Category Archives: books

Paul Beatty wins Man Booker Prize, a first for an American writer

Although I haven’t read Paul Beatty’s novel The Sellout, I will now, for it’s just won the Man Booker Prize, Britain’s most prestigious literary award. I’ve found the Booker Prize a reliable source for good literature: that’s the way I originally came upon Paul Scott’s The Raj Quartet (its sequel, Staying On, won the Booker in […]

Discovery Institute and Commentary laud Tom Wolfe’s evolution-bashing in “The Kingdom of Speech” (and diss Professor Ceiling Cat)

Think of the poor schmucks who work at the Discovery Institute (DI). Having completely failed to get Intelligent Design taught in schools, or ever moderately accepted in the scientific community—and they predicted such acceptance would have happened by now—they are reduced to carping about evolutionists like me, making ad hominem arguments, and touting those scholars—like Jerry […]

Adam Kirsch on writing and cultural appropriation

Just to show how ridiculous is the claim that writers should generally avoid producing fiction about “marginalized groups” unless they belong to those groups (see here, here and here re the Lionel Shriver affair), have a butcher’s at a new kerfuffle: that involving “Elena Ferrante,” an Italian author of wildly popular novels, especially the “Neapolitan Novels”, a series […]

The best review yet of Tom Wolfe’s book on language

I don’t think my WaPo review of Tom Wolfe’s new book The Kingdom of Speech was half bad, but there’s a better one out, which is very long and ergo can cover a lot more ground. It’s at 3:AM Magazine, is by “E. J. Spode” (probably a pseudonym), and, when printed out, is 19 pages long. But […]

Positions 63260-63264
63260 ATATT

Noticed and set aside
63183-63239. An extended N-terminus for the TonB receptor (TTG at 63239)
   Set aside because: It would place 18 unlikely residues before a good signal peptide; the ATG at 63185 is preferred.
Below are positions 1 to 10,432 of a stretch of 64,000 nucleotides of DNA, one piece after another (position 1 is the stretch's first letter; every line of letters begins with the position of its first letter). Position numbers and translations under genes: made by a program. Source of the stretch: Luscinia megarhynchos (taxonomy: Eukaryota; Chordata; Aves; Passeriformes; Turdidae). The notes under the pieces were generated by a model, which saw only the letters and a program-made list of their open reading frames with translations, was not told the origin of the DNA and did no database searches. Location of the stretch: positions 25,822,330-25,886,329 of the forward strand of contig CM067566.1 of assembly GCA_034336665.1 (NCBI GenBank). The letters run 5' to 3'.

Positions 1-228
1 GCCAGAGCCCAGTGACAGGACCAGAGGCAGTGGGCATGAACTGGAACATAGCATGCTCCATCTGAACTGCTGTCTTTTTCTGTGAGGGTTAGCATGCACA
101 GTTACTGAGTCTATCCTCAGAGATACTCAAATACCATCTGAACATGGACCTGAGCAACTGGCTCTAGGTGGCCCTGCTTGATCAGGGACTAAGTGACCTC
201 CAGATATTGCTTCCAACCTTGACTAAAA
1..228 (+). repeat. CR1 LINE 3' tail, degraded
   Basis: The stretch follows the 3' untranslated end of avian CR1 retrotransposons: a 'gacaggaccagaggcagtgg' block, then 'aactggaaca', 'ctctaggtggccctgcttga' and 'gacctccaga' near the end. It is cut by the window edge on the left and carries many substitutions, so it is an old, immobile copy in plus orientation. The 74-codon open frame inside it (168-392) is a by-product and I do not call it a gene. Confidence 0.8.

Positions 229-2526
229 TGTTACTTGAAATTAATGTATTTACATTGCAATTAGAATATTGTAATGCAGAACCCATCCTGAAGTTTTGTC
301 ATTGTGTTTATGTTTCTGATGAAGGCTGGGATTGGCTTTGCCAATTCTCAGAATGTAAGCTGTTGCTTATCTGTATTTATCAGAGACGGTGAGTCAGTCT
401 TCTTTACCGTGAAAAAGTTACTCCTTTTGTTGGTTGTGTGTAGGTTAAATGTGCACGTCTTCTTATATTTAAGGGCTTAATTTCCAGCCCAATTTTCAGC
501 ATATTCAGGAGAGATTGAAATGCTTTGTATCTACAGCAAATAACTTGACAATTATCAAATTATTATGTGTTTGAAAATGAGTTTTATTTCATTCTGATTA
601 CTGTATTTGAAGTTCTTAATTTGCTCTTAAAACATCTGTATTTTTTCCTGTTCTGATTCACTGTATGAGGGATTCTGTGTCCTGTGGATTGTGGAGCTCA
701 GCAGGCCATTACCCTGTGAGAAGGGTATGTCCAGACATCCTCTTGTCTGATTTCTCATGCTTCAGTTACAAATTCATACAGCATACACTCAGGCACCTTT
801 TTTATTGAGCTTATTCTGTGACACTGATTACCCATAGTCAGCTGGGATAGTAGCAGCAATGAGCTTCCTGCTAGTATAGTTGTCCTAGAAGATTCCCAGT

Reflections on the tenth anniversary of The God Delusion

Over at The Friendly Atheist, Hemant Mehta has been collecting quotes from atheists about the significance of Richard Dawkins’s book The God Delusion, which was published ten years ago today. Hemant says this about the book, “. . . you could argue that The God Delusion has created more atheists than any other book in history… […]

Nick Cohen on the flaws of the “cultural appropriation” warriors

I keep saying that Nick Cohen is an Anglophonic treasure. In terms of his straightforwardness and adherence to classical rather than Regressive Leftism, he’s the closest thing we have to the late Christopher Hitchens. And everyone should read his two books You Can’t Read this Book: Censorship in an Age of Freedom and What’s Left?: How Liberals […]

Peter Singer’s new books on ethics

Peter Singer’s new book on ethics, a series of short essays about real-world ethical issues, came out September 13 (Princeton University Press), and already it’s Amazon’s #1 release in “Philosophy of Ethics and Morality”. I’ll be reading it for sure, as Singer is one philosopher who has something to say about how real people live […]

Lionel Shriver’s full speech on literature and cultural appropriation

On September 11 I wrote about an article in the Guardian by black Australian Muslim author Yasmin Abdel-Magied. Her piece, “As Lionel Shriver made light of identity, I had no choice but to walk out on her,” describes how Abdel-Magied was deeply triggered by a speech by novelist Lionel Shriver (We Need to Talk About Kevin and other books) at […]

More Egnorance about Darwin and language in the Washington Post

Well, given the number of comments on my review in the Washington Post of Tom Wolfe’s abysmal new book on Darwin, Chomsky, and the evolutionary basis of language (Wolfe says there is no such basis), I shouldn’t have been surprised that there would be pushback from readers. But what I didn’t expect was that one of the […]

France 24 interviews Salman Rushdie

Salman Rushdie has a “new” book (see below), although it’s actually a year old. And review have been mixed (see this versus this, for example). I haven’t read it, so readers who have should weigh in below.  This interview with France 24’s Marc Perelman is nominally about the book, but really deals with a number […]